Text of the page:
Usually it’s not a problem but sometimes they don’t want to stay. I have never mixed lemongrass oil with beeswax but that would work fine. If I see that they don’t seem to be settling in I put four drops of lemongrass oil inside. That is assuming I don’t have other resources. As Jeff said, a frame of open brood is probably best. Old comb is probably next. Sometimes if you direct release the queen flies out and a clump of bees forms wherever she lands. Basically a package is a swarm. Bees are not as attracted to new wood as old wood so an old box works better. You use the resources you have. But usually this is not necessary. Usually they find your hive a decent enough space to stay in.

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OK, so this is fake news? :rofl: Time point 5:24 to 7:40…


They absconded. I think I counted all of 2 stragglers in the hive. I watched them cluster on a low branch nearby but had to run out for about an hour. Unfortunately they were gone by the time I got back.


Hi Jared, I’m sorry to hear that. Sometimes bees have a mind of their own. They may not have stayed put even if you caught them, unless you were able to cage the queen. During that 10 day period in your hive, the scouts may have went searching for a new location, so obviously they found one that they liked better & were able to lure the colony away from your hive.

I guess after reading the contents of this thread, you’ll be in the market for a nuc.


PS, I sell nucs on a byo brood box basis. I have put nucs into boxes with a very fresh smell of paint, which I wouldn’t do for myself. Obviously the bees didn’t abscond the fresh smell of paint. However I wouldn’t mind betting it would be a different story if I had installed a package of bees

Yes I’m picking up a mic next Saturday so hopefully I’ll have some better luck with that.


I guess I did that time, but as I said I just happened to have a piece of wax so I rubbed the lemongrass oil with it. I don’t remember doing it…


Great insight, thanks Dawn.

Yes, I can’t be a stronger advocate for having a local mentor as a beginner (that is experienced and aligned with their approach to beekeeping). Transporting a frame of brood would be risky I imagine.

@Paras - In my experience, I’ve noticed swarm colonies that I’ve caught abscond when I’ve placed them in a nuc (rather than a brood box). Perhaps because before they’ve made any investments in this hive (eggs/food) they’ve made the call that the cavity’s not big enough for them longterm and take off in search for better options.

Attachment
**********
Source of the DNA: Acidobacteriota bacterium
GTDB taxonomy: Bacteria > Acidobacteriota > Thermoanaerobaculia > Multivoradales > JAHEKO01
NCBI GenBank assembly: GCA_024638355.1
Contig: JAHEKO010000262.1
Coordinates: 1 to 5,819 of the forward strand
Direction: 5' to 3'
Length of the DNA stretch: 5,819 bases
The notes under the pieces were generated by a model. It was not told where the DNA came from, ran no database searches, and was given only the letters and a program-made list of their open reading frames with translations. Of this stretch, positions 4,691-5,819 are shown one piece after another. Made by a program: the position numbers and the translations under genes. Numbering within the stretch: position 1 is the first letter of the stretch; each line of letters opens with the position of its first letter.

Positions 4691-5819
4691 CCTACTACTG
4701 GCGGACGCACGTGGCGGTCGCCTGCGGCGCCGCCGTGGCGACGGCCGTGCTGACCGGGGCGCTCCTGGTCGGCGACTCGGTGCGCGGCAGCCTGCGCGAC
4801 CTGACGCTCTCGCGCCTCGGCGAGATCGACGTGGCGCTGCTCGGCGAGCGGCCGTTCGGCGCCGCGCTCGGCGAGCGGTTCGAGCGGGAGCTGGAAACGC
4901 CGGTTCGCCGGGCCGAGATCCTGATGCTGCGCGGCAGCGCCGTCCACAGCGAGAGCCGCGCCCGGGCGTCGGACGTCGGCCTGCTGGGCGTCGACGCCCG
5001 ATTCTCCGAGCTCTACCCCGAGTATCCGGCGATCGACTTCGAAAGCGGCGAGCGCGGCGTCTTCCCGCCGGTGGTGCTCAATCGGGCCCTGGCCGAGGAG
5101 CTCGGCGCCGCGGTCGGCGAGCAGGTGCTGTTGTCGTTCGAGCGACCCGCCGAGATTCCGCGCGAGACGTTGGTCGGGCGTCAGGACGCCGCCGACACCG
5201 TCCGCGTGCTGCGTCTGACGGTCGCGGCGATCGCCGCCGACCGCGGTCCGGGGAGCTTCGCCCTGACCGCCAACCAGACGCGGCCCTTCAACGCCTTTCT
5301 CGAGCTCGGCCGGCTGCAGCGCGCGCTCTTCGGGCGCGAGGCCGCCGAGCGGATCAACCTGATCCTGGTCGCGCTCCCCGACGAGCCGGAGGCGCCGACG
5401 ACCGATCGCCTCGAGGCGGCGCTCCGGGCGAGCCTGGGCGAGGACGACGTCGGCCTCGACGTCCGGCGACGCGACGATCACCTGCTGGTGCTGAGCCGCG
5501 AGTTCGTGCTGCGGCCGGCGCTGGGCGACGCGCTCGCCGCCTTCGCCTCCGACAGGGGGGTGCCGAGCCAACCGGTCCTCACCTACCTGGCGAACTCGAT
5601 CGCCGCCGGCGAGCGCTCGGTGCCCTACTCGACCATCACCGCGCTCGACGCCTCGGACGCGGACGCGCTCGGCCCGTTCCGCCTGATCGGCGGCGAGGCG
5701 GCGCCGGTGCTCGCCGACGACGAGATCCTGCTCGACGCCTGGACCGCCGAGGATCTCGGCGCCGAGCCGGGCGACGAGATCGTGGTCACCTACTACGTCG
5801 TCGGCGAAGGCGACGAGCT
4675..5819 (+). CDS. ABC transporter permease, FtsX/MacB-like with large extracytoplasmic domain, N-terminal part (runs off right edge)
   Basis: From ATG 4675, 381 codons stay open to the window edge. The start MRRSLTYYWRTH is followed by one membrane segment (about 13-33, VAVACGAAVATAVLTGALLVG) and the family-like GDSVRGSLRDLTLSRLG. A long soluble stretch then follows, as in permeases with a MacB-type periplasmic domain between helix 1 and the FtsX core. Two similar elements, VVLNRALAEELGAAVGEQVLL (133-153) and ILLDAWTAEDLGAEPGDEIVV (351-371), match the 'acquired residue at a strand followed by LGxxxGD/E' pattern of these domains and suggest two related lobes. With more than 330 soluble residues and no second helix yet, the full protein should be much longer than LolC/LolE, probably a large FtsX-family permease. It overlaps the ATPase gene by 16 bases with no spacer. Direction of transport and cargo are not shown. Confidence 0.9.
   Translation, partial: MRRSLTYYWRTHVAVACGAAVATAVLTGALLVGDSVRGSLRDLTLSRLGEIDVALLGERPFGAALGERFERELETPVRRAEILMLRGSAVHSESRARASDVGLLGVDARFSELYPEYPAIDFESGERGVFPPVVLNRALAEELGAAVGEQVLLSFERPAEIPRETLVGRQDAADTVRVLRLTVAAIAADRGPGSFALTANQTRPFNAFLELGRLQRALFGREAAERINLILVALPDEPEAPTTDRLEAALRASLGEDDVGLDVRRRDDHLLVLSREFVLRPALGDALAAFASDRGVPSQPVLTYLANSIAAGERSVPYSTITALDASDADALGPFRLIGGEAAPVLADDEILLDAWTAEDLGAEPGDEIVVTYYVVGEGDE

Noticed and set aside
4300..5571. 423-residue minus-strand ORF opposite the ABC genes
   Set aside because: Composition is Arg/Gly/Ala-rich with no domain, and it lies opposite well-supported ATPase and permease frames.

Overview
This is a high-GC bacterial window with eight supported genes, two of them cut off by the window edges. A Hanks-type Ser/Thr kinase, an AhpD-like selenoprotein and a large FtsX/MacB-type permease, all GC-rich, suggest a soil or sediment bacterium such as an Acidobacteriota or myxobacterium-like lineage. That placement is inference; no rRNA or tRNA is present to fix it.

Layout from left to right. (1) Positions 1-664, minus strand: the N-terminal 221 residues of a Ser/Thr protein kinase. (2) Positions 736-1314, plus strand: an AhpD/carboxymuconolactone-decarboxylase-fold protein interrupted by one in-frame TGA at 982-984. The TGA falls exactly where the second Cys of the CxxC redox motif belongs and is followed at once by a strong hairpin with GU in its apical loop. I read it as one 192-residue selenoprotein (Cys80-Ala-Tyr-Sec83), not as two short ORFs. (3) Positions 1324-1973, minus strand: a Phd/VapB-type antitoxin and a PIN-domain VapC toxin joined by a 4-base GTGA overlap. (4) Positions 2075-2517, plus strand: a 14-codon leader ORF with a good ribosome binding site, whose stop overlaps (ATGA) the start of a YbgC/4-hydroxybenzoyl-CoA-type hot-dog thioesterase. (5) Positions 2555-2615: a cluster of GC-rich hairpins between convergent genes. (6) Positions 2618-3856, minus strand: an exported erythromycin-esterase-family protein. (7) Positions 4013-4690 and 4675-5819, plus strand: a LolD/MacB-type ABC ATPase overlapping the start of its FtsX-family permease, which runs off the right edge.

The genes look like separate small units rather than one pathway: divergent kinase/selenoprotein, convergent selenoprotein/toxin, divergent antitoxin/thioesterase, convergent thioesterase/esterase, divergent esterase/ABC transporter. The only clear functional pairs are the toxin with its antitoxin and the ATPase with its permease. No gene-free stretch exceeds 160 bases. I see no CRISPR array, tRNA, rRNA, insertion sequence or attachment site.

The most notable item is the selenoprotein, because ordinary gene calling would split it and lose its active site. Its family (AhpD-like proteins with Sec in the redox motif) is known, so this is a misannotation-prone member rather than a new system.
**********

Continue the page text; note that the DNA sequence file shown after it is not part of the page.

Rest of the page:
I have one Nuc boxes where I can change the entrance to restrict the queen to come out. I did that on a prime swarm and the bees wanted to move on but had no choice after a week it settled down, 2 weeks after that I moved the colony to a hive. They usually build fast and soon the space would be too small in a Nuc.

However a secondary swarm usually find that the Nuc box is good size for them.

This was 2 small swarms I captured and had only one box, I have the two queens caged in the clips, both swarms came out form the same parent colony. own its own the colony was too small, but together it makes a good nucleus colony.

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Hi everyone

So this afternoon I was checking my bees, there were new these during their figure 8 in front of the hive. Had a look about an hour later and my entire front yard was full of these it look like they swamped I’m not 100% sure.

We had checked the hive about two weeks ago and there was still about six short frames in the second brood box that were not filled yet. Any idea what happened.

Yeah hundreds maybe 1000 bees swaming around one of my trees they have seem to settle towards the top of the tree

Hi Mike, it sounds like your colony has swarmed.

When bees decide to swarm, they don’t let a little thing like “frames in the second brood box not filled yet” stop them.

I use single brood boxes, which I find much easier to manage swarm control. You don’t have to use double brood boxes in N.Y. state, merely because we’re learning that some beekeepers in Canada, plus other norther states in the U.S. are using single brood boxes.

I hope the swarm is not too high to catch.